required the message originator to make the conversion with TTS 
software on the originating end. Because of the need for multiple 
conversions using a variety of software, the former approach would be 
more prone to the generation of differing, and thus confusing, audio 
messages to be broadcast for the same EAS message. The latter approach 
would tend to avoid this risk by applying the conversion before the 
alert is widely distributed throughout the community of EAS 
Participants. The Commission further observed that it may consider the 
TTS issue in an upcoming proceeding. Accordingly, the Commission stated 
that it ``continue[s] to believe that discussion of text-to-speech and 
speech-to-text software is best reserved for a separate proceeding, and 
[that] we therefore defer these issues at this time.''

    In order to avoid imposing the Guide's mandatory approach toward 
TTS conversions--which would have required EAS Participants to 
effectuate such conversions using EAS Participant-provided 
technologies if their EAS devices could support them--the Commission 
revised Sec.  11.56 of its rules to preclude application of the 
Guide's mandatory requirement outright.

    4. The Commission also stated in the Fifth Report and Order that 
``we do not permit the construction of EAS audio from a CAP text 
message at this time,'' and noted that ``we will not allow EAS 
Participants to use text-to-speech software configured in their EAS 
equipment to generate the audio portion of an EAS message.''
    5. On March 12, 2012, the Federal Emergency Management Agency 
(FEMA) made a filing, titled a ``Petition for Reconsideration'' (FEMA 
Request), requesting reversal of the Commission's decision in the Fifth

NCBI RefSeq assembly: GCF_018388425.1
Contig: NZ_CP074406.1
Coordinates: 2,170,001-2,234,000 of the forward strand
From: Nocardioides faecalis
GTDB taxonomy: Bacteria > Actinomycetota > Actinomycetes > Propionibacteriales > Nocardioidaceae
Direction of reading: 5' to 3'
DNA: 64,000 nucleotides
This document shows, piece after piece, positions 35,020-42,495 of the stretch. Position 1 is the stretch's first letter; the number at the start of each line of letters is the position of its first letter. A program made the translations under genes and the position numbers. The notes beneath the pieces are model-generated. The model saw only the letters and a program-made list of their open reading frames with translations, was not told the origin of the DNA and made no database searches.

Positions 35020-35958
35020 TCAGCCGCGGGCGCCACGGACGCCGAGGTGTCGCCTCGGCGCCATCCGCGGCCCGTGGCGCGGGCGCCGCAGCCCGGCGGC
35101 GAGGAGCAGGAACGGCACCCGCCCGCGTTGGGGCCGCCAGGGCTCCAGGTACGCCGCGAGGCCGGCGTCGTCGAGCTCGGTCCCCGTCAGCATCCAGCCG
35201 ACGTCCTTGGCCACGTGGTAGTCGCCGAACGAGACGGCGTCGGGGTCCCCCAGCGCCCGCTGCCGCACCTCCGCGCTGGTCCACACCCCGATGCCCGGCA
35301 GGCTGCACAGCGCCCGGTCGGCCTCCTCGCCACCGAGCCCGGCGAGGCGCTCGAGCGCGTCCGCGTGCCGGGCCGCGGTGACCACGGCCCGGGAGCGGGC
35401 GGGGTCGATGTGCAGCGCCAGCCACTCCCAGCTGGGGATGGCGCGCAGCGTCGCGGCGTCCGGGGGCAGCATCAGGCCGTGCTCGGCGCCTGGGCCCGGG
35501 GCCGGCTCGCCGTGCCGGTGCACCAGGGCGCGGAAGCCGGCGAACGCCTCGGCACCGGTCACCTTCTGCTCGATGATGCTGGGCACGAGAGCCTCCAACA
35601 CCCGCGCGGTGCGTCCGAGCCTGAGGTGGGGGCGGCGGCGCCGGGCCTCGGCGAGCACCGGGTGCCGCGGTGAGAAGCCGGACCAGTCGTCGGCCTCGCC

Report and Order ``to deviate from the [ECIG] Implementation Guide in 
the matter of text-to-speech conversion.'' In its request, FEMA stated 
that the Commission, by prohibiting use of the ECIG Implementation 
Guide TTS specifications ``discourages and * * * limits further 
development of text-to-speech technology in support of EAS.'' FEMA also 
noted that an ``unintended consequence of disallowing [TTS] conversion 
by CAP EAS devices is that CAP messages supplied without audio content 
* * * may cause a CAP-EAS device to interrupt the programming of EAS 
participants'' and only convey limited information. According to FEMA, 
the lack of TTS conversion capability could possibly disrupt 
dissemination of National Weather Service alerts, delay retrieval of 
referenced audio files in alerts, and impact the ability of 
jurisdictions with limited resources, or those with certain, already 
implemented CAP alerting capabilities, to issue CAP-formatted alerts. 
FEMA requested that the Commission delete the reference to ``using 
text-to-speech technology'' from the revised Sec.  11.56(a)(2). The 
recent Final Report of Working Group 9 of the Commission's third 
Communications Security, Reliability and Interoperability Council 
(CSRIC) reiterated these same concerns. The Commission also received 
filings from state and local emergency management agencies and others 
requesting a similar change to this rule.

Discussion

    6. Upon review of the Fifth Report and Order, and based on the 
observations and arguments made in various filings since release of 
that decision, the Commission concludes that an absolute bar against 
using the specifications set out in the ECIG Implementation Guide could 
have unintended negative consequences, such as compromising the ability 
of EAS Participants to receive EAS messages from states and local 
governments that have implemented CAP-based alerting systems that rely 
on TTS technologies. Moreover, such a bar would depart from the 
Commission's original intention to maintain a more neutral stance on 
the best approach for establishing TTS requirements pending fuller